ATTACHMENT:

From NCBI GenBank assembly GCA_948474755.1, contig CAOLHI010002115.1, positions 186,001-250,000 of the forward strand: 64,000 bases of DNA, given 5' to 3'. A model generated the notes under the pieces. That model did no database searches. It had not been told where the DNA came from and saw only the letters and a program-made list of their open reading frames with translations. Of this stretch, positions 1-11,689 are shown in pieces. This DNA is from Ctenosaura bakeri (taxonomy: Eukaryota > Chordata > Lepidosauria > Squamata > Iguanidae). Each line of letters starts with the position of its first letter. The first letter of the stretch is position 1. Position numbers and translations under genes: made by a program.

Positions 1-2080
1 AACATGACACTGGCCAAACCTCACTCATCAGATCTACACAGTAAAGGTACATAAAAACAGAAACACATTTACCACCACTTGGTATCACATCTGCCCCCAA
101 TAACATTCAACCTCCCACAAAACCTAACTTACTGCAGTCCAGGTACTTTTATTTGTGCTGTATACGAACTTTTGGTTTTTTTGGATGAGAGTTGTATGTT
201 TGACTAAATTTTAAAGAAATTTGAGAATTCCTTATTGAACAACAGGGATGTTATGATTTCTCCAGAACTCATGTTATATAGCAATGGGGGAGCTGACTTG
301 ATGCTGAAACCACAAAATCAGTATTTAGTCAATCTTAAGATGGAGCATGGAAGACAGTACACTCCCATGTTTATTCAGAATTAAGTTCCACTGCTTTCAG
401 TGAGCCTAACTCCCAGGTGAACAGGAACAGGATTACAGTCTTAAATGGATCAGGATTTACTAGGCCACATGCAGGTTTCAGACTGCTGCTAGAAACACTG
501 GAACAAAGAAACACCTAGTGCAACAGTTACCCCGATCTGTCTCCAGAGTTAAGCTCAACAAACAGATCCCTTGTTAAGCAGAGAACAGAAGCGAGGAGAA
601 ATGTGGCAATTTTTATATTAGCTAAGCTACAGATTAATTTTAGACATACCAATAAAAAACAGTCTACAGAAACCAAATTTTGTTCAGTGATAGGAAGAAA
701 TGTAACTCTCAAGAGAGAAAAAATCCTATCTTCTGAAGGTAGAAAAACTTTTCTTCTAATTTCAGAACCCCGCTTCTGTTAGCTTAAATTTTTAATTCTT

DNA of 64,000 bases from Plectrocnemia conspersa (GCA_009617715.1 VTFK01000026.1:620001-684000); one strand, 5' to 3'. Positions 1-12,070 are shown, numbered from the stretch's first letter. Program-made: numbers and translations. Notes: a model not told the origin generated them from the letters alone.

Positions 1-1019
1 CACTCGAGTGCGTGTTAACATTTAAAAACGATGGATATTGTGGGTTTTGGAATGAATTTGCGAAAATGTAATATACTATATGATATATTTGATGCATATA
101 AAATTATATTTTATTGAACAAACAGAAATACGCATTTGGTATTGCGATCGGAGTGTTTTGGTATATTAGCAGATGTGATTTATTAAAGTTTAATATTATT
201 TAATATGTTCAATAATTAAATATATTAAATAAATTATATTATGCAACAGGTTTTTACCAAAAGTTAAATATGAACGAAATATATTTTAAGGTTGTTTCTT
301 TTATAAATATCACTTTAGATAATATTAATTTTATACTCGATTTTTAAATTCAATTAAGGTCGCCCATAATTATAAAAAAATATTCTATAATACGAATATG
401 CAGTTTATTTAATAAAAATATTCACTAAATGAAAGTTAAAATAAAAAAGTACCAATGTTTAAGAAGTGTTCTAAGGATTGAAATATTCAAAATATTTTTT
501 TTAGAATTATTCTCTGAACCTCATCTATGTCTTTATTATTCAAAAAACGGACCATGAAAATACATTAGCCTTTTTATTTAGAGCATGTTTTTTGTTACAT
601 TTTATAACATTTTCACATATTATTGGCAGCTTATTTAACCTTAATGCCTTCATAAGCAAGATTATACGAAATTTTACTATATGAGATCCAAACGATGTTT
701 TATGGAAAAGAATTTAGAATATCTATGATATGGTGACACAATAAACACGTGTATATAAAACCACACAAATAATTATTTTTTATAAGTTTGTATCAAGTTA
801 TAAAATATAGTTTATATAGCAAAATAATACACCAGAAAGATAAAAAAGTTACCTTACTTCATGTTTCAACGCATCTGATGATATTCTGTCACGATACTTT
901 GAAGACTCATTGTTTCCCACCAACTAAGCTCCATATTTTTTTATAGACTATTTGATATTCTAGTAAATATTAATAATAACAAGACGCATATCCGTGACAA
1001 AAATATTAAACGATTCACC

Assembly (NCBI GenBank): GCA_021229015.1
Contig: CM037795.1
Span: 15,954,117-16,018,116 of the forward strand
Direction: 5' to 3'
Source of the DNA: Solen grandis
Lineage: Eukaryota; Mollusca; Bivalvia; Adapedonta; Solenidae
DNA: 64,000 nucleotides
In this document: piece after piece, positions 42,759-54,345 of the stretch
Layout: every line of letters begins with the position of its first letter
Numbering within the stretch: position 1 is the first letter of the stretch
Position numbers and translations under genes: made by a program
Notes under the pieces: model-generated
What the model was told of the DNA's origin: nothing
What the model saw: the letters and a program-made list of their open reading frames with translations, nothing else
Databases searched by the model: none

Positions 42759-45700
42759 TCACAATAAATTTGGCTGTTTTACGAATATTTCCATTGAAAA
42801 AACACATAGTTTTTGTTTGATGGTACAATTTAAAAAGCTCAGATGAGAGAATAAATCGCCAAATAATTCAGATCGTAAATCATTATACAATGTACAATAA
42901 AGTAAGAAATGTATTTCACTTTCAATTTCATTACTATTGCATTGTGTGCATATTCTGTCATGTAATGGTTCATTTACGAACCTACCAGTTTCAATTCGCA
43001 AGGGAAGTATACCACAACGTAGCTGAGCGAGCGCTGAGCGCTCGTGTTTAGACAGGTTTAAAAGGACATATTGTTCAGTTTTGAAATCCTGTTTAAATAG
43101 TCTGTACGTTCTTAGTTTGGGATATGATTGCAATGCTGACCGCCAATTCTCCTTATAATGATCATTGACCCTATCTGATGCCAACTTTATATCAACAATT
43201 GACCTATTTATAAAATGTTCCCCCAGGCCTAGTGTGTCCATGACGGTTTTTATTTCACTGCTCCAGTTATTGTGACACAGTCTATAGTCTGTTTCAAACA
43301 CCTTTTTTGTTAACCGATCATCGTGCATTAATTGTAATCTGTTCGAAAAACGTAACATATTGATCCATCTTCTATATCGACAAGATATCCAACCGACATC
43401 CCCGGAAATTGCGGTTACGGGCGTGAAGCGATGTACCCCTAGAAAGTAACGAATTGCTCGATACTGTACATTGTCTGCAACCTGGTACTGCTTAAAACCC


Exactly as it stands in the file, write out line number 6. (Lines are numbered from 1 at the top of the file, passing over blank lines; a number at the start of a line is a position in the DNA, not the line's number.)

301 ATGCTGAAACCACAAAATCAGTATTTAGTCAATCTTAAGATGGAGCATGGAAGACAGTACACTCCCATGTTTATTCAGAATTAAGTTCCACTGCTTTCAG